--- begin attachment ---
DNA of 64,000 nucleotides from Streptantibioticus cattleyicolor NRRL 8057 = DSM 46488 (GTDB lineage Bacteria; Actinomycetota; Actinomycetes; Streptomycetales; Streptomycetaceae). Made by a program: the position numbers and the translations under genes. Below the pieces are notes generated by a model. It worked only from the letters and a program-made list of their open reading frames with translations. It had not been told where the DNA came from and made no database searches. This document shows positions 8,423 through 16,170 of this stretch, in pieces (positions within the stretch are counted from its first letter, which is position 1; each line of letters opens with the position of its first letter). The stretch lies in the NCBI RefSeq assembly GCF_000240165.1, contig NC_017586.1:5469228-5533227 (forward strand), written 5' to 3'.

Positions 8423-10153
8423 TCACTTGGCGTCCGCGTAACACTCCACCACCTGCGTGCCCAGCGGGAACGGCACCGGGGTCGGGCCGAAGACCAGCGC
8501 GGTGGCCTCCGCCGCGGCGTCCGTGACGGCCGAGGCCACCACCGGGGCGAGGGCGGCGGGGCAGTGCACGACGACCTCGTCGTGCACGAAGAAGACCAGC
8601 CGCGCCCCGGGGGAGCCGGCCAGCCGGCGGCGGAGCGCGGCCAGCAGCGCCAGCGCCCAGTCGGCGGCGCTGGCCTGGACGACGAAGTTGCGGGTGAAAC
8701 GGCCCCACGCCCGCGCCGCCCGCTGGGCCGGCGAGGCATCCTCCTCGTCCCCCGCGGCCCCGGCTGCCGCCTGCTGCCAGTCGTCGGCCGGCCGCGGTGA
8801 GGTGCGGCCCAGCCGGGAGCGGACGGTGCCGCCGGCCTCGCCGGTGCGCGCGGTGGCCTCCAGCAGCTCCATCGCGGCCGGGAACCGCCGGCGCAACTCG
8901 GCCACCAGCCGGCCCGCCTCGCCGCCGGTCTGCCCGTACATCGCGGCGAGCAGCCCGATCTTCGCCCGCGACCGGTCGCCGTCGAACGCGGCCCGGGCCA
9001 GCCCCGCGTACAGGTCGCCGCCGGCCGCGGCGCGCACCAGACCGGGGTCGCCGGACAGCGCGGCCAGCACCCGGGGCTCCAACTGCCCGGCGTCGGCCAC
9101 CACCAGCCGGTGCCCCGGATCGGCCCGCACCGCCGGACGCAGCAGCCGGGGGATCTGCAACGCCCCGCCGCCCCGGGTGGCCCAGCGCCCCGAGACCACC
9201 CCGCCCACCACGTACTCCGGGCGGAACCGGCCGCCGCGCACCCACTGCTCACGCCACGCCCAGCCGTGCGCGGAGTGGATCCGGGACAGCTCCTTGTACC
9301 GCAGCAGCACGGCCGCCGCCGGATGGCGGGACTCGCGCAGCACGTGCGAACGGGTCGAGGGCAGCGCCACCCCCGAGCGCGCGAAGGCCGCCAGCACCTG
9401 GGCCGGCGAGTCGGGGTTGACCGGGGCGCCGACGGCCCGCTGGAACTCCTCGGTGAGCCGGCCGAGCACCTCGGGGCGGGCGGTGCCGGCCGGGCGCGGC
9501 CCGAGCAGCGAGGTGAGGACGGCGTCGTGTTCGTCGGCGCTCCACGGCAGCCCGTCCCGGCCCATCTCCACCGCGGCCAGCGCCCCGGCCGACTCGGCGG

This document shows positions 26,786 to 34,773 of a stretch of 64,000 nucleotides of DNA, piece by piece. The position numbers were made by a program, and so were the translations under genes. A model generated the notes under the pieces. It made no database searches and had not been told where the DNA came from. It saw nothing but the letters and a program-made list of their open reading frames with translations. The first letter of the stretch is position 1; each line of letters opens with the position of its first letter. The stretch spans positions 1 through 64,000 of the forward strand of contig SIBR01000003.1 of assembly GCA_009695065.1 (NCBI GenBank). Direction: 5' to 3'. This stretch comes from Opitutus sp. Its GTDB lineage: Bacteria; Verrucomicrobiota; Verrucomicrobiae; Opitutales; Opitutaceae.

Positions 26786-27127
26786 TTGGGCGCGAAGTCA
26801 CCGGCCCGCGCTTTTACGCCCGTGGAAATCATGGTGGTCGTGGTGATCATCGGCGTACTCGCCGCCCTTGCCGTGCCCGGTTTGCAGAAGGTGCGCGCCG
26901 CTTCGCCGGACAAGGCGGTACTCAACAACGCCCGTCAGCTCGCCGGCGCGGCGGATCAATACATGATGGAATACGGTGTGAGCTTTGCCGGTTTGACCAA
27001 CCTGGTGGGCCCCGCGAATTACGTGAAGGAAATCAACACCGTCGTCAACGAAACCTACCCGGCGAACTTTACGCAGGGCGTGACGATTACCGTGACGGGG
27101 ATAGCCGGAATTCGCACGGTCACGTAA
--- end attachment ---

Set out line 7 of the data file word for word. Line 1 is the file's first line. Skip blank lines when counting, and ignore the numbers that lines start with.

8801 GGTGCGGCCCAGCCGGGAGCGGACGGTGCCGCCGGCCTCGCCGGTGCGCGCGGTGGCCTCCAGCAGCTCCATCGCGGCCGGGAACCGCCGGCGCAACTCG